11. Fiona, I love your blog. Found it in the midst of a depressive episode and I just love how beautifully you write and show your wonderful achievements and family life and your own experiences. You do so much to show that mental health problems are part of life, part of everyone, I can't phrase that very well. I was just diagnosed yesterday with bpd. My head is in a whirl but I know reading your blog has already given me so much hope and information. Thank you…sincerely

    1. Hi Lucie, thanks for taking the time to comment, I'm touched to think that what I've written has given you hope. BPD is a wicked diagnosis, but as I'm beginning to realise now, explains so much about my past. Things are starting to make more sense, and I'm finally starting to be able to recognise disordered thinking. It hasn't been easy, but just knowing what's been going on all this time has made a huge difference. Hope your head stops whirling soon.

  12. Hi Fiona
    I found your blog a while ago whilst looking into BPD and attempting to self-diagnose! I realise your situation is complicated because of other diagnosis, but you seem to be very well balanced and you seem to have your life in far better order than I can ever imagine! Now obviously the fact that you have BPD et al doesn't make you any less intelligent, but I've been happily blaming oul undiagnosed BPD for all of my shortcomings and failings and now I'm thinking I'm actually just thick and have a crap personality!! Not pointing the finger at you, what you're doing is superb and I am actually quite envious that you have found such an effective way of coping and also helping others as a by-product. I have not been diagnosed, my doctor would not entertain the idea of bpd and nor would my therapist. (Ex-therapist!) They haven't witnessed me at work, or at home, and they do not know that I have avoided forming any close friendships now for over 20 years, or the fact that any social event (particularly family) is terrifying and will almost certainly end in tears, mine. I am really exhausted by now and would love to at least have this acknowledged, for myself alone . How did you get a diagnosis for bpd? If you don't mind sharing that is!
    Thought you were particularly good on TV3 recently. Particularly as I'd been expecting a man (misread your info – see..?.. thick!!!)
    Hope you're coping again.
    Kind regards

    1. Huge apologies for the slow reply – since you wrote the above I've become far less well balanced and have been struggling a lot of late. Diagnosis of bpd was very, very slow to come about – took a good two years, a hospital admission, and a lot of work with a psychiatrist, therapist and my GP. It's not a label that's given out lightly as it's notoriously hard to treat (any of my recent posts will show you why, Im being textbook bpd at the moment) and to diagnose.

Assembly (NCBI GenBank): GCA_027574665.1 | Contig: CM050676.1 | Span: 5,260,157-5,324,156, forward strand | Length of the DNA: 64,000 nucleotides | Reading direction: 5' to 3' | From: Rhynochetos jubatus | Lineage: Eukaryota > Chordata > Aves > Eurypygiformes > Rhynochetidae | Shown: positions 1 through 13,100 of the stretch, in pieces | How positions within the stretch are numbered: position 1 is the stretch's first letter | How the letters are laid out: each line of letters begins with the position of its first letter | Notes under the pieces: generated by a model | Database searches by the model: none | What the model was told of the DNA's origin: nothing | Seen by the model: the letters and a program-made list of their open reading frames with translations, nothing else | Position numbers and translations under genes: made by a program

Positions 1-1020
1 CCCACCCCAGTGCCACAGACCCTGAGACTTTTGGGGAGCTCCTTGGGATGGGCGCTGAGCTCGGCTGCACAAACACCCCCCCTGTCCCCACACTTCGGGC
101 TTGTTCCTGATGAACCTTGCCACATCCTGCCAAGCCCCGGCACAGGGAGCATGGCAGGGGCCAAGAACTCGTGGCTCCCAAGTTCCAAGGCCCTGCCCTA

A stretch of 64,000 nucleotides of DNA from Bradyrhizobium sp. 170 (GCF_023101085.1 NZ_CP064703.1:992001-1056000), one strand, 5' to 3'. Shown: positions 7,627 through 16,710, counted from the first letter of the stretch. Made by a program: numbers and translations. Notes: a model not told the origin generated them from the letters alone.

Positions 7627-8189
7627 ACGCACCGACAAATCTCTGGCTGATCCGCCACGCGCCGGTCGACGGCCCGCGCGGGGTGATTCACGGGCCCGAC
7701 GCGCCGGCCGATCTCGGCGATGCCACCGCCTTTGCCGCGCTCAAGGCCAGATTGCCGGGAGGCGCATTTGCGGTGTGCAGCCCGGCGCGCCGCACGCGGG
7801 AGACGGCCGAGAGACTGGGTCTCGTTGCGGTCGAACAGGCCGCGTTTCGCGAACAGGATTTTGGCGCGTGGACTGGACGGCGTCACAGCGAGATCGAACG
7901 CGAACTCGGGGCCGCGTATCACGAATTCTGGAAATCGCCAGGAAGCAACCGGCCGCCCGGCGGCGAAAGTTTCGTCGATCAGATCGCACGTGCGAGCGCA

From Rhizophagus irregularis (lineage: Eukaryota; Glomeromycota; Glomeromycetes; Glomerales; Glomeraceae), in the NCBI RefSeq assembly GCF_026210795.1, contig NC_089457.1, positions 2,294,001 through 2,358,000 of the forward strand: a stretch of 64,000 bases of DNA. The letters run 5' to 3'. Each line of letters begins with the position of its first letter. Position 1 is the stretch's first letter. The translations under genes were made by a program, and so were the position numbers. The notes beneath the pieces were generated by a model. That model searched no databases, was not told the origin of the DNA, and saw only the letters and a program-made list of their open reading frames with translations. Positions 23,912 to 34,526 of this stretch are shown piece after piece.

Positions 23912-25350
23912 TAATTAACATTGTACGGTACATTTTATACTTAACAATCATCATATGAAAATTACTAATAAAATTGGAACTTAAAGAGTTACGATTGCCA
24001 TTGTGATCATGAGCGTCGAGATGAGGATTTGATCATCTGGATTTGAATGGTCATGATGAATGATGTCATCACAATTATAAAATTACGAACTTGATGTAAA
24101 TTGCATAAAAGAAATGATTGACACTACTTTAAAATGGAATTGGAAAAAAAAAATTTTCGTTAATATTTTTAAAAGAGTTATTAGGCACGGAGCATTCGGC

I would suggest if you're still having difficulties that you link in with your GP again, and maybe consider a new therapist? It can be hard to find someone you click with, I tried 3 before I found the girl I'm with now.
      Best of luck with everything,

  13. Fiona just looking at books and find there is a lot of nice painting mindfulness books to be got. ive seen them in my local bookshop maybe these would help you some seeing as you say you switch of the chatter when painting maybe search them out .

  14. Hey Fiona,
    I was trolling around the web, trying to find something to help me clear my mind of all those troubling thoughts i have.
    It takes a lot of guts to admit having depression, i think I’ve had it for a few month now, i was just to reluctant to admit it, mainly to myself for a long time.
    it’s funny how sometimes the right choice of words can have a much bigger effect then different words that say the same thing.
    Thank you for your words.
    and keep on writing! maybe I’ll try to do the same myself.


    1. Hey, I’m glad you found me and even more glad that it might be able to help in some way. Writing helps me hugely, always has done, especially on the bad days. Give it a go, you might be pleasantly surprised. Hope the weekend is being kind to you

  15. Hi, I saw your Huffington Post article this morning, and I couldn’t agree more! I feel like these “success stories” give the impression that mental health issues are somehow a passing phase and curable – they’re more like trying to put a cat in a box; just when you squeeze one bit in, and get ripped to shreds doing so, another bit pops out unexpectedly and tries a new line of attack!

    Small, personal victories. It’s hard with social media to remember and celebrate the fact that you got out of bed this morning, or resisted the temptation to hide from the world all day, because it sounds so weak and obvious. Comparisons are insidious and undermining though, and to me they’re just another way your mind seems to try and beat you up. That’s the thing though, your own thoughts have such a power over you, those small victories have to be relished and celebrated. The scars and bruises they leave are evidence of the fight you’re putting up to keep your mind in its box, and the fact you’re fighting even when you lose is, at least I think, something worth celebrating.